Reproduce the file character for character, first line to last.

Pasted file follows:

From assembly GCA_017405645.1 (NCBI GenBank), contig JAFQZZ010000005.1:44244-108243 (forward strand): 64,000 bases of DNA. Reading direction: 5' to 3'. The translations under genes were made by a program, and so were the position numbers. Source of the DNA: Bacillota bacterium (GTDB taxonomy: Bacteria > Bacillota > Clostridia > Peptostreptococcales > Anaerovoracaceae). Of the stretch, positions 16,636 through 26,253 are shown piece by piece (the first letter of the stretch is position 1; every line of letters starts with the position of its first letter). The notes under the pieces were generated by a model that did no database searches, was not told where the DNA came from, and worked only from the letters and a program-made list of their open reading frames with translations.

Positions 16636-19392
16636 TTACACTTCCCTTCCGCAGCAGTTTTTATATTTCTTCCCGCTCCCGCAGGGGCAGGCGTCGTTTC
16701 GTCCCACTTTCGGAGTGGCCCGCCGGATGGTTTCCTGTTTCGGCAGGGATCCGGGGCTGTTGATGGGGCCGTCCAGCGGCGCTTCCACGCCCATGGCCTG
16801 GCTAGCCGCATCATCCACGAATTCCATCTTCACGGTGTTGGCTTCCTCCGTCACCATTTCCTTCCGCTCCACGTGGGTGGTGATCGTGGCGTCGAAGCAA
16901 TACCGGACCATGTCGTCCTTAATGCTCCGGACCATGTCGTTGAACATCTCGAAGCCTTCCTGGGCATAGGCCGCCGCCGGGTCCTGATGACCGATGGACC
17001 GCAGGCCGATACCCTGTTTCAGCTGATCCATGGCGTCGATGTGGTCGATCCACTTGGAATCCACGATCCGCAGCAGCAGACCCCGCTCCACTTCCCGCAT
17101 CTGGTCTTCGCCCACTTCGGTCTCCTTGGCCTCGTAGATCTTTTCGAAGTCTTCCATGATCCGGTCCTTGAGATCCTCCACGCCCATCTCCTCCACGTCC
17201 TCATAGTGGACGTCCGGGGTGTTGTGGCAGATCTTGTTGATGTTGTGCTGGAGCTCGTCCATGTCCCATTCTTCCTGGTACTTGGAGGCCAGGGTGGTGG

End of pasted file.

From assembly GCA_017405645.1 (NCBI GenBank), contig JAFQZZ010000005.1:44244-108243 (forward strand): 64,000 bases of DNA. Reading direction: 5' to 3'. The translations under genes were made by a program, and so were the position numbers. Source of the DNA: Bacillota bacterium (GTDB taxonomy: Bacteria > Bacillota > Clostridia > Peptostreptococcales > Anaerovoracaceae). Of the stretch, positions 16,636 through 26,253 are shown piece by piece (the first letter of the stretch is position 1; every line of letters starts with the position of its first letter). The notes under the pieces were generated by a model that did no database searches, was not told where the DNA came from, and worked only from the letters and a program-made list of their open reading frames with translations.

Positions 16636-19392
16636 TTACACTTCCCTTCCGCAGCAGTTTTTATATTTCTTCCCGCTCCCGCAGGGGCAGGCGTCGTTTC
16701 GTCCCACTTTCGGAGTGGCCCGCCGGATGGTTTCCTGTTTCGGCAGGGATCCGGGGCTGTTGATGGGGCCGTCCAGCGGCGCTTCCACGCCCATGGCCTG
16801 GCTAGCCGCATCATCCACGAATTCCATCTTCACGGTGTTGGCTTCCTCCGTCACCATTTCCTTCCGCTCCACGTGGGTGGTGATCGTGGCGTCGAAGCAA
16901 TACCGGACCATGTCGTCCTTAATGCTCCGGACCATGTCGTTGAACATCTCGAAGCCTTCCTGGGCATAGGCCGCCGCCGGGTCCTGATGACCGATGGACC
17001 GCAGGCCGATACCCTGTTTCAGCTGATCCATGGCGTCGATGTGGTCGATCCACTTGGAATCCACGATCCGCAGCAGCAGACCCCGCTCCACTTCCCGCAT
17101 CTGGTCTTCGCCCACTTCGGTCTCCTTGGCCTCGTAGATCTTTTCGAAGTCTTCCATGATCCGGTCCTTGAGATCCTCCACGCCCATCTCCTCCACGTCC
17201 TCATAGTGGACGTCCGGGGTGTTGTGGCAGATCTTGTTGATGTTGTGCTGGAGCTCGTCCATGTCCCATTCTTCCTGGTACTTGGAGGCCAGGGTGGTGG